Learning curve

    IBC lived up to its reputation in 2014
    Roger Field is group editor at ITP.
    Roger Field is group editor at ITP.

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    Another IBC has come and gone, heraliding the beginning of another busy events season. It was certainly an impressive show and theere is no substitute for actually attending an event of IBC’s scale.

    It’s not only the ideal place to catch up with colleagues from the industry but also to keep abreast of the latest trends and to get an idea of where the industry is heading.

    After spending many hours walking the halls and attending some fascinating conference sessions, some clear trends, challenges and opportunities emerged.

    From visiting many of the companies exhibiting, one area of real opportunity appears to be the falling cost of much equipment in the industry, with smaller OB vans and mid-range studio cameras. This trend could encourage more producers and smaller channels to establish their own studios and production capabilities, while easier access to OB vehicles could lead to greater localisation, such as coverage of community events that would normally be off the radar of bigger broadcasters. Check out the October edition of Digital Broadcast to read more about IBC.

    In terms of challenges, it is clear that the industry continues to grapple with issues such as competition from OTT players and the need to push content to ever more devices in order to compete or keep pace with the OTTs.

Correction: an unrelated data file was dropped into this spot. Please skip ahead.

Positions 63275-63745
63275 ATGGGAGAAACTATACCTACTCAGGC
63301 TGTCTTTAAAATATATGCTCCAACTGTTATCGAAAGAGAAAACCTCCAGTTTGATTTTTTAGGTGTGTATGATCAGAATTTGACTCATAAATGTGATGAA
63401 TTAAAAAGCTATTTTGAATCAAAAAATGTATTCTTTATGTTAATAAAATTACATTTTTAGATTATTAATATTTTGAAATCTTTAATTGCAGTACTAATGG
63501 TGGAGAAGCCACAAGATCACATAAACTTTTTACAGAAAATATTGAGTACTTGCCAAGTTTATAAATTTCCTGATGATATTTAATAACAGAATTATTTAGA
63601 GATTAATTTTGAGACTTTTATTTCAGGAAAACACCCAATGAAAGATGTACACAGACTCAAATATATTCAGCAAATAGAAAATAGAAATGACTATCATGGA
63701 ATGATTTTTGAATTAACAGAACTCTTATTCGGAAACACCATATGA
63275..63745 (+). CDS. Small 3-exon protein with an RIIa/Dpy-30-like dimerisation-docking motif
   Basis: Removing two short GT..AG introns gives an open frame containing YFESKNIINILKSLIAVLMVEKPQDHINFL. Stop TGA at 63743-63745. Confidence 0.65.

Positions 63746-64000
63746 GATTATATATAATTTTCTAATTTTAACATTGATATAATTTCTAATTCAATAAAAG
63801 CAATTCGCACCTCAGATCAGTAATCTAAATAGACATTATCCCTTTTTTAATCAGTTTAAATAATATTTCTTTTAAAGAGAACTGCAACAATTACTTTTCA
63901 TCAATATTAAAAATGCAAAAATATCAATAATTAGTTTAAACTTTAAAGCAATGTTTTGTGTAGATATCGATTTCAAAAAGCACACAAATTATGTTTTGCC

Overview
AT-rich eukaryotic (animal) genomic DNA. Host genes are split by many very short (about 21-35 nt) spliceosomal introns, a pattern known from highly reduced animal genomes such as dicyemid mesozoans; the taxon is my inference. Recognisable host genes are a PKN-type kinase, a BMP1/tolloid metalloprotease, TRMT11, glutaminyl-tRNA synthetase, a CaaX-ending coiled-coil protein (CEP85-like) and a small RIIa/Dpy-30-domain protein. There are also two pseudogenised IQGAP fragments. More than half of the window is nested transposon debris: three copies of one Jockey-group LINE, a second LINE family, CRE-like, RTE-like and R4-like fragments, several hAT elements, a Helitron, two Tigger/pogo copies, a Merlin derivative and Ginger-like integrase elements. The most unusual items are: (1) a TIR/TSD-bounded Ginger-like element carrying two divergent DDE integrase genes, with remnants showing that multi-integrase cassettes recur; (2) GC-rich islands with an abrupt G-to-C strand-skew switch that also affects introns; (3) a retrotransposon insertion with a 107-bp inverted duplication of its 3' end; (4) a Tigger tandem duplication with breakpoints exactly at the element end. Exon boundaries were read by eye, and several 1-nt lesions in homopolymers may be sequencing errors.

This subject was broached in many of the conference sessions including the 2020 TV Experience panel discussion on Friday 12 September. The panel, which included industry experts such as Erik Huggers, former president, OnCue; John Honeycutt, CTO, Discovery Communications; and Patrice Slupowski, VP digital innovation at Orange, raised some interesting points including the importance of being able to take viewers across different screens seamlessly. Some of the panellists also raised concerns about the low price points of adverts of video on demand platforms, a trend that could ultimately starve the industry of the funding it needs to generate and distribute world class content.

    The pattern of mergers and acquisitions also continued last month, with many deals announced. Charlie Vogt, CEO of Imagine Communications (see pages 8-9 of the digital edition), said that he expects to see this trend continue to grow. With smaller players unable to invest enough cash in R&D, consolidation is inevitable, he said.

    How did you find IBC this year? What most impressed you? As always, we’re interested to hear your views.
     

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